Passengers can claim compensation in their national currency if a flight is cancelled or delayed
The ECJ (judgment of 3 Sep. 2020, Delfly, Case C-356/19) has ruled, in the context of the interpretation of Art. 7(1) of the Air Passenger Rights Regulation (No. 261/2004), that compensation claims may be demanded in the national currency applicable at the claimant's place of residence.
In the present case, the applicant, Ms X, booked a flight from the city of A in a third country to the city of B in Poland with the air carrier S.P., settled in Warsaw (Poland). On the day of departure, the flight was delayed by three hours. The plaintiff assigned her claim for compensation under Article 7 I(b) of the ECMR to D, a company with its registered office in Warsaw. D then brought an action before the referring court seeking an order that S. P. pay PLN 1 698.64, which, at the time of the application for compensation, was equivalent to EUR 400. The defendant requested to reject the application for compensation because contrary to the provisions of national law it had been calculated in the wrong currency, namely in Polish zlotys (PLN) and not in euros.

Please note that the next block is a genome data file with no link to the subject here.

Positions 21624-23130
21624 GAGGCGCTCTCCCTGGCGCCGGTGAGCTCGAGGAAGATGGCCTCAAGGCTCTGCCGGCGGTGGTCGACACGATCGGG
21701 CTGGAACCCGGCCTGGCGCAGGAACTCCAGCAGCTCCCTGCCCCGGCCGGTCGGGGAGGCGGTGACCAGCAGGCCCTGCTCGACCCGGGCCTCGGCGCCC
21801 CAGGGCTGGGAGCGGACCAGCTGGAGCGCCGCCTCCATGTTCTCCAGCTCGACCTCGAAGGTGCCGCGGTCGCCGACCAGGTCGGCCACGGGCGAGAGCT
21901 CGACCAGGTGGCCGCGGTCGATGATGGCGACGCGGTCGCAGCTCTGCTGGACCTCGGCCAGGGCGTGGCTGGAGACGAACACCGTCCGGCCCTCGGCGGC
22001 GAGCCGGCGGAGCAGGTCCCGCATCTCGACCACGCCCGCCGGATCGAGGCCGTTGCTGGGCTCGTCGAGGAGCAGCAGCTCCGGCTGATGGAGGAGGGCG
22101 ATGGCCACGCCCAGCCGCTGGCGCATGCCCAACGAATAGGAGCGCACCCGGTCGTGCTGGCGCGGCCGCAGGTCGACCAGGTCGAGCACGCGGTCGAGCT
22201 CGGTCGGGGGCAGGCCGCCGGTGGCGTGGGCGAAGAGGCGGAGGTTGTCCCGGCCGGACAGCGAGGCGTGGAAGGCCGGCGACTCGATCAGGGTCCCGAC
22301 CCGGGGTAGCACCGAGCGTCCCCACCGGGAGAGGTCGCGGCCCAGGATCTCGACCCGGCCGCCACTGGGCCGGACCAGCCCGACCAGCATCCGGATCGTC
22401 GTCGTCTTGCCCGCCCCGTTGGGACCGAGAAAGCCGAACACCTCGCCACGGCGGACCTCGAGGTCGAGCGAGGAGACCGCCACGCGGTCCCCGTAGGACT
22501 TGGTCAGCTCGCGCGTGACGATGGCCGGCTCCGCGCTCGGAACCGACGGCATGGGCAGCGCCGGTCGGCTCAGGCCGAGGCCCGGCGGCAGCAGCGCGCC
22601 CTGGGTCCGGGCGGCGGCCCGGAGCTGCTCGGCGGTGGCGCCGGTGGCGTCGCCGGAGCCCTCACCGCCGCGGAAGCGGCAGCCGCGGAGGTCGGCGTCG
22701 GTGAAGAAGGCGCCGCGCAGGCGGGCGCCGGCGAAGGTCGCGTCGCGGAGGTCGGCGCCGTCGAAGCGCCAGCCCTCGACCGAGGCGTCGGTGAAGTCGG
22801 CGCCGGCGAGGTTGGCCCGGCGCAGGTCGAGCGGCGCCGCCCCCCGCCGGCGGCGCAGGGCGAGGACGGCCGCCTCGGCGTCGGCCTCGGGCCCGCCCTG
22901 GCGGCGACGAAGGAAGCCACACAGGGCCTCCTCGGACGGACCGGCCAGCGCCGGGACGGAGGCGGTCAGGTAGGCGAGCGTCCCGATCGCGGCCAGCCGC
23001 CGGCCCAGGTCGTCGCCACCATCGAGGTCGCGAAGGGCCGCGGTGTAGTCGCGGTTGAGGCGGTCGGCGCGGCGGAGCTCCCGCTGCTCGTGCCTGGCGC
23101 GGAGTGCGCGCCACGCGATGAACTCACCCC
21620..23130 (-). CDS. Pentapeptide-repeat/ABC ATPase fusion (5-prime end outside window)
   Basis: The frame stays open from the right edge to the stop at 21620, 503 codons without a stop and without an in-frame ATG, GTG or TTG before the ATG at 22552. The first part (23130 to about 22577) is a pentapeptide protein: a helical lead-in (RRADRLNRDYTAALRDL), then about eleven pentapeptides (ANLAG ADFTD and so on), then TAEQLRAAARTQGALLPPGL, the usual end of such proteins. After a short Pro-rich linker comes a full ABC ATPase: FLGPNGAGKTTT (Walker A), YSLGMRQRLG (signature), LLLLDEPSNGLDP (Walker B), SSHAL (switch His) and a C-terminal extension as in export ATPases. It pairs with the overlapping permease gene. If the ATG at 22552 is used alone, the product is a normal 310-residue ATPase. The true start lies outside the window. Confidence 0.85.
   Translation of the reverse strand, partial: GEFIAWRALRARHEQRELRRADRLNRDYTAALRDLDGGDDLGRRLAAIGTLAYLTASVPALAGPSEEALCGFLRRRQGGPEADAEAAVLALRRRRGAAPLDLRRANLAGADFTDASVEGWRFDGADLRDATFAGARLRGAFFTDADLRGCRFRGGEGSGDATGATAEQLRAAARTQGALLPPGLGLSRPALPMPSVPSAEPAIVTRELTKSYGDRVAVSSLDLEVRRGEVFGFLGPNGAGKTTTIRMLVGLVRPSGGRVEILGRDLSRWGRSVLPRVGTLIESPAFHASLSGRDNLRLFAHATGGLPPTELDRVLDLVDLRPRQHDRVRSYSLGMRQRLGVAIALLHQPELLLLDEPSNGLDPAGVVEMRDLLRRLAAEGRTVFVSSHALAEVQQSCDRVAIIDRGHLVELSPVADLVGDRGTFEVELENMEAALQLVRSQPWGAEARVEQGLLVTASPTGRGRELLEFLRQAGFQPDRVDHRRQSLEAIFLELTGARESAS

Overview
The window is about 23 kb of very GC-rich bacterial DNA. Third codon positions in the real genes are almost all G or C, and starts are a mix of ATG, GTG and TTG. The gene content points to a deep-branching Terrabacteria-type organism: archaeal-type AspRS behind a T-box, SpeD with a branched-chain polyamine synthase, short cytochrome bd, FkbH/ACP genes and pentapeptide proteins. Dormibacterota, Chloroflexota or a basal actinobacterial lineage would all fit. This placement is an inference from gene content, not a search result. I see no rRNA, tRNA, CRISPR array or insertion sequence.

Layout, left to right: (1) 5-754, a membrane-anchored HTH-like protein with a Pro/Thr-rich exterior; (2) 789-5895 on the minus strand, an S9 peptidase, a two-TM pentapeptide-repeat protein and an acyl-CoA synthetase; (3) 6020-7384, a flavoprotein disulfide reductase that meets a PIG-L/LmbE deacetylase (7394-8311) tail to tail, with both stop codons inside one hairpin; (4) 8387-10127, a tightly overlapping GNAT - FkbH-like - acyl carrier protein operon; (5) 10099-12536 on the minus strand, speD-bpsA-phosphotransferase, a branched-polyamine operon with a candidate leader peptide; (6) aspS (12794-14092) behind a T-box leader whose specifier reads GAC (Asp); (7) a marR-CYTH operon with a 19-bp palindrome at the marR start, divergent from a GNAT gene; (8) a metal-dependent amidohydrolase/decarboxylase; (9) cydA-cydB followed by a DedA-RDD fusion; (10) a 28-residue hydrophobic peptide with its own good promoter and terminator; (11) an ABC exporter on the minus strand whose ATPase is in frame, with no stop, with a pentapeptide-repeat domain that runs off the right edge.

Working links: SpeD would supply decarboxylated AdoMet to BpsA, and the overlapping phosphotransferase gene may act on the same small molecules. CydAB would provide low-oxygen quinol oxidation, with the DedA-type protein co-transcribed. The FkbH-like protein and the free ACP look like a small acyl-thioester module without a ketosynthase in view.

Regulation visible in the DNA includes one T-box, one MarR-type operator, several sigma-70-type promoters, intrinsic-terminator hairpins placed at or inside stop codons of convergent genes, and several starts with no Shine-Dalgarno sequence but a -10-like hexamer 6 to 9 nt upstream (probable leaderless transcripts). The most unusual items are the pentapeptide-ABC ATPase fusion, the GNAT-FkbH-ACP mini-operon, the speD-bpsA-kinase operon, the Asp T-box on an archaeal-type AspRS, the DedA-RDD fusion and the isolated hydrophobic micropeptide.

In support of this, the ECJ states on the one hand, that the Air Passenger Rights Regulation is intended to ensure a high level of protection for passengers, so that Article 7 of the Regulation must be interpreted broadly. Otherwise, a compensation exclusively in euros would run counter to this objective.
Additionally, it is incompatible with the principle of equal treatment of injured passengers if payment of the compensation claim were refused solely because the plaintiff requested it in the national currency applicable at his place of residence. Finally, the Passenger Rights Regulation applies to all passengers without distinguishing between them based on nationality or place of residence. This is supported by Article 3(I)(a) and (b) of the regulation, which considers only the place where the airport, from which the passengers departed, is located to be decisive for the applicability of the regulation.
The ECJ's ruling is to be welcomed. Any other outcome would run counter to the main objective of a high level of passenger protection pursued by the regulation. Moreover, it is common knowledge that not all EU states have introduced the euro. It is not comprehensible why the compensation claim should then be settled exclusively in euros.
Read more: https://curia.europa.eu/juris/document/document.jsf?text=&docid=230610&pageIndex=0&doclang=de&mode=req&dir=&occ=first&part=1&cid=18330547
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